How To Skate Faster With The Puck – Skating On A Breakaway
How To Skate Faster In Hockey Step 1
Hockey Stance – Your hockey stance is one of the most fundamental points to learn and improve on in order to become a faster skater:
Mainly on your inside edges
Skaters around shoulder width apart
Knees bent over the toe caps of your skates
Shoulders square to the ice
Chest Up (Keeps weight over back portion of skates. Helps with breathing)
Head Up (So you can keep your eyes on the play)
If you’re looking to become a much faster skater you need to get use to having a deeper knee bend. The diagram below will show why:
If your knee bent isn’t deep enough, you only have a short distance to push from and will not be maximising on the power from the push (You can see the leg is not fully extended). This will not allow you to skate at your maximum speed.
By bending you knees as close to a 90 degree angle as possible, you can almost double the distance you have to push from. This will allow you to maximise on the power you get from the push as you are using your entire leg (full extension).
How To Skate Faster In Hockey Step 2
Leg extension – Making sure you fully extend your legs with each stride you take will have a profound impact on how fast you can skate. There is almost a vital motion that can be overlooked while parting our forward stride “Toe flick”. The Toe Flick is an important step that if used and practiced can seriously increase your skating speed. After each stride, the last part of the skate to touch the ice should be the inside edge of your toe. Get into the habit of rocking your skate from heel to toe as you extend your leg out for the forward stride. Not only should this be the last point of contact between you and the ice, you should also focus on flicking or pushing powerfully with the inside edge of your skates toe off the ice at the end of your leg extension (listen for the ice crunch) this will have a massive impact on your skating speed.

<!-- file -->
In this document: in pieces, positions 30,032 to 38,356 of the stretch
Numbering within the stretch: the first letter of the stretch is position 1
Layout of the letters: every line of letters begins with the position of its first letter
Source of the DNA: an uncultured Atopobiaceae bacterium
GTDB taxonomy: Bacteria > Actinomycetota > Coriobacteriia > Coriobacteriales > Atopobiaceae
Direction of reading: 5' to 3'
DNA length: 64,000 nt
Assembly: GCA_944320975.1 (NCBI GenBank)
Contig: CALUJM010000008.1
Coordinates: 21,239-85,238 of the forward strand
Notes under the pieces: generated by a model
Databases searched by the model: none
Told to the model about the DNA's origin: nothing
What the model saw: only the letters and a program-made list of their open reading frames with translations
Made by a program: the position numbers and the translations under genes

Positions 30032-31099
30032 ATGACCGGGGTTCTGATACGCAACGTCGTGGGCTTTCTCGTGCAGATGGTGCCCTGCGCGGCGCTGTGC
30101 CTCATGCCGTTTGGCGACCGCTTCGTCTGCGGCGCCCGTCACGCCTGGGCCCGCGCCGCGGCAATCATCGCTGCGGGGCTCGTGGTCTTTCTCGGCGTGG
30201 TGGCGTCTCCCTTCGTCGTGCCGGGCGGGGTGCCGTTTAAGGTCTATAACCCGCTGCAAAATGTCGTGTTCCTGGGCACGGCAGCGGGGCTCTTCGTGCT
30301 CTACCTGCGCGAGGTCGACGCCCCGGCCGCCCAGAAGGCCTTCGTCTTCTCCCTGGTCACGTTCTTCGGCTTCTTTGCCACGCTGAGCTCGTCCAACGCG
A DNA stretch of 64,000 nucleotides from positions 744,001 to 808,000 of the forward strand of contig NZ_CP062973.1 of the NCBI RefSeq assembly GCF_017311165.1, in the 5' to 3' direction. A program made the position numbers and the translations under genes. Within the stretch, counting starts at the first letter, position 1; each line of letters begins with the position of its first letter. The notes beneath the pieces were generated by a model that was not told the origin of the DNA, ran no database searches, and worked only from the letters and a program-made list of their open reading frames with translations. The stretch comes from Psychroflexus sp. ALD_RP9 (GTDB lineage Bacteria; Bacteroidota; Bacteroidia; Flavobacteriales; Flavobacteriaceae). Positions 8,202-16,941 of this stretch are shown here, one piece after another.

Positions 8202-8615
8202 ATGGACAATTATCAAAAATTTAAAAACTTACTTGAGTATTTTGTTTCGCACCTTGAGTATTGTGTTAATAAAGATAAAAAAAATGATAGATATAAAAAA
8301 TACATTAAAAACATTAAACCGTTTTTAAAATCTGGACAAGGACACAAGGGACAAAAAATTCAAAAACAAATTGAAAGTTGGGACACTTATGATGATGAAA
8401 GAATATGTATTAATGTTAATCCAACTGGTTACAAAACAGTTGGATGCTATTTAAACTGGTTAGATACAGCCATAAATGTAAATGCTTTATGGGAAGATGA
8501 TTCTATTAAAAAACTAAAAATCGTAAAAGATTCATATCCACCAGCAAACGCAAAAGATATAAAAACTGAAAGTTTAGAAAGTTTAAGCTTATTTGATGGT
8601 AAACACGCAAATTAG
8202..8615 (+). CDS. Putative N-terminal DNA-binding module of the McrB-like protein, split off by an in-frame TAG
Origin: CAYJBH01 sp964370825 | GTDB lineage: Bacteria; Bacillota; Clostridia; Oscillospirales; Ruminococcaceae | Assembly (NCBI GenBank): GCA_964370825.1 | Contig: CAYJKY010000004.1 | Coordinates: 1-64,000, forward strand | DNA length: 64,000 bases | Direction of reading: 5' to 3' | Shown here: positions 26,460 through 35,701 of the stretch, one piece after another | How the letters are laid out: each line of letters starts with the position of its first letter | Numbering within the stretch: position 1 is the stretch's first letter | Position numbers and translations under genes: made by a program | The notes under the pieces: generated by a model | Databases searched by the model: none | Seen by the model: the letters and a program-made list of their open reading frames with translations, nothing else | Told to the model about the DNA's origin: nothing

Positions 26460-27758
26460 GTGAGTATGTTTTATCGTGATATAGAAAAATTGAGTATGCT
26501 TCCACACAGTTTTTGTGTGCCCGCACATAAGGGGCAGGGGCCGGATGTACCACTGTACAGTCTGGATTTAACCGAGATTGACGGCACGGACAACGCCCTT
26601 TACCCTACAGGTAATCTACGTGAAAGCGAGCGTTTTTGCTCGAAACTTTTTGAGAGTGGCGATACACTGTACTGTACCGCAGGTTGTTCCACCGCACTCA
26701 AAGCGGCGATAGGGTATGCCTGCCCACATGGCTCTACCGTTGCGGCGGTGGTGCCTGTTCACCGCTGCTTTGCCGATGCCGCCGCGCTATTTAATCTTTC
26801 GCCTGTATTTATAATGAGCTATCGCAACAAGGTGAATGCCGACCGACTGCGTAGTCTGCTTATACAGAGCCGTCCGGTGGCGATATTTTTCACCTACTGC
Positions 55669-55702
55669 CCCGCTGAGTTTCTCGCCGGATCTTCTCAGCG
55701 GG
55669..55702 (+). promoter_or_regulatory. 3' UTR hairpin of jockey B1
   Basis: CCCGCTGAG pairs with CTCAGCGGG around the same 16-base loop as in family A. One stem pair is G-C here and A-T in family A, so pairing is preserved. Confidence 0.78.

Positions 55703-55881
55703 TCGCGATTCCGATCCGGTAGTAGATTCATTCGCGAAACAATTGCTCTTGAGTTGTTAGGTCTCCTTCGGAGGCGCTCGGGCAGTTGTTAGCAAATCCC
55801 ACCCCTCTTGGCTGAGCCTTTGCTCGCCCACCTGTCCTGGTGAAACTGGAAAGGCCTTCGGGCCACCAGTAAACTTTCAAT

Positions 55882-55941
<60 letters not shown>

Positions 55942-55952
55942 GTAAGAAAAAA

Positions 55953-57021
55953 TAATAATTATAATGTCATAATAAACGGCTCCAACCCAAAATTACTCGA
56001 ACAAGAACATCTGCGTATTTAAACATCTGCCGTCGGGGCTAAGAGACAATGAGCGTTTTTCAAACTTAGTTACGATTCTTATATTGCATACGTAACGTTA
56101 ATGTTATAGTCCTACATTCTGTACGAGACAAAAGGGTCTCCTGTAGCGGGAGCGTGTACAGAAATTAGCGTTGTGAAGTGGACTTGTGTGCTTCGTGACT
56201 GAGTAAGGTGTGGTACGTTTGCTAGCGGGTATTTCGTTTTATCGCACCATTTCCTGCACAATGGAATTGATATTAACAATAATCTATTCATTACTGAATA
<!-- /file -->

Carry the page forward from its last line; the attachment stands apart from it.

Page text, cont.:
How To Skate Faster In Hockey Step 3
Recovery – To maintain and build more speed, the recovery needs to be executed properly. This is the motion of bringing your skate back underneath you after the leg extension for the forward stride. “The shortest route between to points is a straight line” Keep your skates low to the ice during the recovery, avoid dragging your skates on the ice or lifting the skate high up during the recovery.
Leg to high
Leg low to the ice.
How To Skate Faster In Hockey Step 4
Arm swing – A common issue during the stride is bad arm swing, if your arms are swinging uncontrollably or laterally, this will actually slow your stride down:
Side to side or lateral arm swing adds lateral movement to your stride, as your skating in a stride line, this will only slow you down.
If your arms are fully extended this will also reduce your speed during the stride.
Keep your arms lock at a 90 degree angle and rock them back and fourth to help drive your stride forward. This will also help you keep control of the puck (if skating with one hand on the stick during a breakaway where speed is key!)
Skating With the puck – To maximise on your ability to generate more speed you’ll need to take your bottom hand off your stick. This will allow you to generate more forward momentum and drive you quicker up ice. Maintain control over the puck with your sticks top hand by using it to guide or push the puck up ice.
Point to look out for
Avoid bobbing up and down, you need to maintain the same level to throughout your stride.
Try and keep your chest up and shoulders square. This will not only help you see the ice better, but also help to control your breathing during the stride.